This is such a joyful piece.Amongst all the heartache in the world it’s lovely to read about people in wonderful things people in power can do..
Thank you Leila… that’s a lovely thing to say … yes, isn’t it heartwarming to read about simple goodness???
So well-said, Valerie! What a wonderful world it would be if your daily prayer was answered! I pray that it is.
So good to hear from you Shirley, and thank you for the lovely comment … we can but try ….
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I have read this post over and over again, Valerie. Kindness is a priceless gift that remains forever in the heart, to be recalled in difficult times, much like J.R.R Tolkien’s “light of Earendil our most beloved star. May it be a light to you in dark places when all other lights go out.” Kindness is a two part gift, in that the giver receives the greater benefit. We are defined by our kind acts; in so doing, we give the gift of healing to ourselves – spiritually and physically. Much love coming your way. Thank you for your gift of kindness…
I always love reading your comments, always full of insight and also encouragement. I also love your Tolkien quotes… you must know him by heart to always have the right words for every moment !!!
I totally agree with you about the gifts that giving bestow upon the giver… you give me so much… and you are so much,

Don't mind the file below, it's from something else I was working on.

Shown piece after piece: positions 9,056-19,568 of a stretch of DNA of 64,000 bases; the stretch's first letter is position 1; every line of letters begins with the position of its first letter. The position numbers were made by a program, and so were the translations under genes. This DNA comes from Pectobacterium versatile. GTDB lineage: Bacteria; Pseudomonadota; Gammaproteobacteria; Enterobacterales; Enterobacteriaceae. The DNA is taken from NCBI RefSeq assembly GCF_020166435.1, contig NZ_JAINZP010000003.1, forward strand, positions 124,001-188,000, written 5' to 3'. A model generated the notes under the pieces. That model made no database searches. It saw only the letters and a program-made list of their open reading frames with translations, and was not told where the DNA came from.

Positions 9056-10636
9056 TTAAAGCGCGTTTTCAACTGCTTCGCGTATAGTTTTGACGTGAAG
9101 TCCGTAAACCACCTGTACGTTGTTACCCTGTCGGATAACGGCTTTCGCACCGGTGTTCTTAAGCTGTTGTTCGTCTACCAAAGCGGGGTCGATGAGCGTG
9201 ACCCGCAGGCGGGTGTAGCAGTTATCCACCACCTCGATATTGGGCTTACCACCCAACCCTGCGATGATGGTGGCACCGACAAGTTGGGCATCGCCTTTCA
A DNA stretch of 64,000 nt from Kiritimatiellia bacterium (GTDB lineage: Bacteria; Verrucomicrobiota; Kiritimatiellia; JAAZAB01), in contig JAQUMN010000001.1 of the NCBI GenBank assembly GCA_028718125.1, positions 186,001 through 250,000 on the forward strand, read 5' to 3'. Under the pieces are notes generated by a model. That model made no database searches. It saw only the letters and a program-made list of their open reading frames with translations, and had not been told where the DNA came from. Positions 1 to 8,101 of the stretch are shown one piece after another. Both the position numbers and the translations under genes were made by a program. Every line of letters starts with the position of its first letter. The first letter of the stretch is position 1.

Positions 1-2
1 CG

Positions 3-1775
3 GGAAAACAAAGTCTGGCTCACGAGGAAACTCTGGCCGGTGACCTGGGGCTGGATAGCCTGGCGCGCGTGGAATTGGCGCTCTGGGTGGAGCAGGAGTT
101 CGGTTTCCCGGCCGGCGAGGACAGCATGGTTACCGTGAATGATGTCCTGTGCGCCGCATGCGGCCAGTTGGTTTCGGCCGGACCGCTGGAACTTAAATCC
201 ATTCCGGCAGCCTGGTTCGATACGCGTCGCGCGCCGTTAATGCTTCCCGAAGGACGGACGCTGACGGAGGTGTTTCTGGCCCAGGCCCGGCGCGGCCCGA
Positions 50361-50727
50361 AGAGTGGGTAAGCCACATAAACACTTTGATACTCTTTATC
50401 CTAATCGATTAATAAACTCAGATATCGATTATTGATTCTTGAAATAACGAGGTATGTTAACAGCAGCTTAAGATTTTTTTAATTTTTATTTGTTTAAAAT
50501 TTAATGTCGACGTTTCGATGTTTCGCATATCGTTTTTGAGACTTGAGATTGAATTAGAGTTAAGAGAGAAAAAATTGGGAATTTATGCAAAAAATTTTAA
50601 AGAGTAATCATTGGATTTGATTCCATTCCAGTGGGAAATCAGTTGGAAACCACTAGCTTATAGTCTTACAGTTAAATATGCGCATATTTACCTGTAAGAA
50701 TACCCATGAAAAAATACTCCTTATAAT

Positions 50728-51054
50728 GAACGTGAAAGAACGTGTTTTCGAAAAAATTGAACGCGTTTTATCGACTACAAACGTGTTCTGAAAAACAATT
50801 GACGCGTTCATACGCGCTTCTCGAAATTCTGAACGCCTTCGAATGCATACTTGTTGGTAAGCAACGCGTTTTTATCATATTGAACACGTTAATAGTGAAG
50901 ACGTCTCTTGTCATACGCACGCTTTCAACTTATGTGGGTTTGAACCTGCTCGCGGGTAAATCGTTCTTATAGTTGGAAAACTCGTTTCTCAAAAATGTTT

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De Gaulle certainly had a spiky relationship with the British, but it wasn’t all negative. He had only praise for the welcome he got from ordinary British people. He and Churchill were two bulls in one room, but had high points as well as low. After the British did turn their guns on the French fleet in North Africa, De Gaulle was relatively quiet and admitted in Churchill’s place, he’d have done the same. He did have a huge ego, but his love for his Down’s syndrome daughter was outstanding. He also deserves some credit, I think, for managing to hold together in the Free French prewar antisemitic far-right nationalists and Jewish Socialists.
Thank you for your comment Simon… I think I show in my log that he was like us all – a mix of good and bad !!! Though somene who can manage to write a history of the French Army without mentioning Waterloo has certainly got some hangups about the victors !!!!